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Art Helps Nursing, Medical Students Strengthen Observation Skills, DePaul Study Finds

Nurses reviewing continuing education on computer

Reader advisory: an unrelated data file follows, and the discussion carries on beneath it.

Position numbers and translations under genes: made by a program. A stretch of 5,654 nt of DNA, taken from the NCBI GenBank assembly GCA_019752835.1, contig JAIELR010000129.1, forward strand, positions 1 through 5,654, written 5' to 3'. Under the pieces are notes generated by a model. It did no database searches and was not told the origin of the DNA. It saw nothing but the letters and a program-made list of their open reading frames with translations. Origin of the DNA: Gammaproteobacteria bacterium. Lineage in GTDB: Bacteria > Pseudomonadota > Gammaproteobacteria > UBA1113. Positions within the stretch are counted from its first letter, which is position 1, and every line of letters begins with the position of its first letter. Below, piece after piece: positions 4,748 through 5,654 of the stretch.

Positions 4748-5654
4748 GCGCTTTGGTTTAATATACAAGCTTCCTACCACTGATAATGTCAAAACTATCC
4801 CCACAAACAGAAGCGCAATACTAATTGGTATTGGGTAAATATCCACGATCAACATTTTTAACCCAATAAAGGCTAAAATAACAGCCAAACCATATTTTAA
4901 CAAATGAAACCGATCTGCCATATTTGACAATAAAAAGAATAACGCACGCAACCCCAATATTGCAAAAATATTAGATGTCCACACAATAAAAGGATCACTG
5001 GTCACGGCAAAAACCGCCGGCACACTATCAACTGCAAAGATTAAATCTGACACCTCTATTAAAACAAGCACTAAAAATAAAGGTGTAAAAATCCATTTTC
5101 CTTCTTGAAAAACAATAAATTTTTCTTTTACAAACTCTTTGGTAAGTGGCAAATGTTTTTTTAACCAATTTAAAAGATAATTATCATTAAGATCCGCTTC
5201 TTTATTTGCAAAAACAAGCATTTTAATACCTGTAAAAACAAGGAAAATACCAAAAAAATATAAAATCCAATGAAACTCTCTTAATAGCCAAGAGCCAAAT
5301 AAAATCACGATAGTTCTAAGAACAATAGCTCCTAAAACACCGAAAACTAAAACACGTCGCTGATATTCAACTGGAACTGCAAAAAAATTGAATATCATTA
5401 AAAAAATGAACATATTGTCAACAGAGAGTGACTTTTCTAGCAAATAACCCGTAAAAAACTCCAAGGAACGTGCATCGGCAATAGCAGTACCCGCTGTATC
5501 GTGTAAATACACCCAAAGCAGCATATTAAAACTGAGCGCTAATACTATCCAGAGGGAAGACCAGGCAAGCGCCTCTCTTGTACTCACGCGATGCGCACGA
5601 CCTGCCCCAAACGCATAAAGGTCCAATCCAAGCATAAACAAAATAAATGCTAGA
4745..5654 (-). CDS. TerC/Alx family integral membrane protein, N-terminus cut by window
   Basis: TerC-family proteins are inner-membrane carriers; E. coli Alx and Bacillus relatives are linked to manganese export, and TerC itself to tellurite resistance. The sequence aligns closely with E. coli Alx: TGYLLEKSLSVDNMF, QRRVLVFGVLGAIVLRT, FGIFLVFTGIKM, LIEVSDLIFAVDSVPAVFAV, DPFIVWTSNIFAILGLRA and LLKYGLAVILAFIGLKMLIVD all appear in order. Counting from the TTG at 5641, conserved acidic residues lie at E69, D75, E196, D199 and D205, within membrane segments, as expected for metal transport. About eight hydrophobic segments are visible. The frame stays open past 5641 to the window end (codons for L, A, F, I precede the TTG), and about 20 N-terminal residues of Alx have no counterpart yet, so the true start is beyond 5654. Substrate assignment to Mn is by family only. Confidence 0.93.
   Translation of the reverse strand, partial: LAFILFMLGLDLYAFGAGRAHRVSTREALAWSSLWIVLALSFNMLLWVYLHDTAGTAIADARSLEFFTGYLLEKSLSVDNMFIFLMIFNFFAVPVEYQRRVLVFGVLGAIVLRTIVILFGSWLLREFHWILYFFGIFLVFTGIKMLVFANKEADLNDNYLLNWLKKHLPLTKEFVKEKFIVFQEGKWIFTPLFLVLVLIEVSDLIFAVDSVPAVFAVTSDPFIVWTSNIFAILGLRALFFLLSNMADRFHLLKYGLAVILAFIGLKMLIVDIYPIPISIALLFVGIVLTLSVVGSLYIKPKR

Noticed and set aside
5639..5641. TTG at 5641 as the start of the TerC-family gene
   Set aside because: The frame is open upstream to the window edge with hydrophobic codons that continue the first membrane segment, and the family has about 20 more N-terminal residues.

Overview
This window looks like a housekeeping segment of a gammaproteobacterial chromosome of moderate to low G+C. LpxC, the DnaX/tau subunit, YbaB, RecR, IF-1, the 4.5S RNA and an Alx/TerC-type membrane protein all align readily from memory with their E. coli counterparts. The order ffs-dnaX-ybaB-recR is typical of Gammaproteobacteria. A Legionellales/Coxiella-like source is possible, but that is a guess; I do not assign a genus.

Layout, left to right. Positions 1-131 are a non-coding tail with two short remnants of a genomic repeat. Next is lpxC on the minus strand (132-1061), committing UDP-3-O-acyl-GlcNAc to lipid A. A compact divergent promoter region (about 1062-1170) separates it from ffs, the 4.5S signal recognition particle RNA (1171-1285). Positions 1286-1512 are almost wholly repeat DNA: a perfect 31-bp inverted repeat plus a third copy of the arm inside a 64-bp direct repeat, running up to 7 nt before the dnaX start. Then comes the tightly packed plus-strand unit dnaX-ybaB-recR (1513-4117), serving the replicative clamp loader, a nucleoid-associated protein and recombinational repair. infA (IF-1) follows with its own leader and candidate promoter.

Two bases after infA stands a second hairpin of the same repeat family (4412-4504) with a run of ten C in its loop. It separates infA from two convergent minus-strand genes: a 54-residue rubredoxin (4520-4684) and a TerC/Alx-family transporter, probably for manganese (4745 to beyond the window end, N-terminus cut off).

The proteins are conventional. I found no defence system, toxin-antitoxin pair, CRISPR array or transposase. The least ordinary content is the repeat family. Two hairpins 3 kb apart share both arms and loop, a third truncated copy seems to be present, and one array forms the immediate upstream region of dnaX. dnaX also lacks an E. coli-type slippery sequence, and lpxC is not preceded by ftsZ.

Gazing at a painting or examining a sculpture can help nursing and medical students improve their observation skills, according to a study published in the April issue of the Journal of Nursing Education. "Observation is key to diagnosis, and art can teach students to slow down and really look," Craig Klugman, PhD bioethicist and medical anthropologist at DePaul University in Chicago and co-author of the study, said in a news release. "Art is a powerful tool for teaching, and this program helped nurses and doctors become more adept at observation and encouraged them to move away from making assumptions." The study, "One Thousand Words: Evaluating an Interdisciplinary Art Education Program," finds students in the healthcare professions can effectively be taught visual observation skills through the use of art. Klugman, chairman of the Department of Health Sciences at DePaul, and co-author Diana Beckmann-Mendez, PhD, RN, FNP-BC, assistant professor of nursing at the University of the Incarnate Word in San Antonio, Texas, taught and evaluated Art Rounds, a semester-long course that brought together seven nursing students and 12 medical students at the University of Texas Health Science Center at San Antonio. The course, which was taught in 2012, offered an interprofessional learning opportunity for future clinicians who do not often get the chance to take classes together. The students met at the McNay Art Museum for four sessions and in a classroom for four sessions, according to the release. To hone in on observation skills, Klugman and Beckmann-Mendez taught students to use Visual Thinking Strategies, a technique originally developed to help kindergarteners look at art. They asked students, "What do you see? What do you see that makes you think that? What more do you see?" Each week, students used these strategies to look at artwork. Students also researched the artwork and artists and described them to each other, practicing listening skills. During one session, students were presented with live models wearing simulated skin conditions, including a rash and a removed tattoo. Students used VTS to examine these human subjects and diagnose them. To measure their progress, Klugman and Beckmann-Mendez administered a pretest and post-test asking students to describe images of patients and art. The researchers counted words in the student responses, coding them to measure changes in themes such as emotion, evidence, medical language and storytelling, according to the release. The change was significant in several areas, researchers found. After taking the course, students discussed emotions less and made more medical observations. "We didn't teach students art terms, and as a result they drew from terminology they had already learned," Krugman said in the release. "Their language changed and tended to become more clinical." Overall, students used more words to describe art and patients, and increased their total number of observations. After the course, students also told fewer personal narratives and stories and instead worked to interpret the images using only the evidence before them. During physical examinations, Klugman said, it's important for clinicians to remove this type of bias. "A clinician might notice one thing about a patient, such as dirty hands or torn clothes, and jump to conclusions without looking more closely," he said in the release. "We found that art can teach students to see both the big picture and small details that can be easily overlooked." The gains students made in observation were not matched, however, by an increase in students' empathy in their responses. "By focusing on pure observation skills, students learned to observe and not interpret," Klugman said in the release. "As educators, we must be mindful of how we use art and what we want students to get from the experience." Art can be a versatile tool in the classroom, according to Klugman. At DePaul, he teaches a medical humanities course for undergraduates, and his class visits the DePaul Art Museum for one session to give students a taste of the VTS technique. He also includes novels, movies and a variety of storytelling and human experience in the arts, working to deepen students' connection with patients and themselves. "When people go into healthcare, they tend not to stay in one place," Klugman said in the release. "Art museums give students an anchor in the community, a place to come back to. In addition to building their observation skills, medical arts programs can give students a lifelong relationship with the humanities."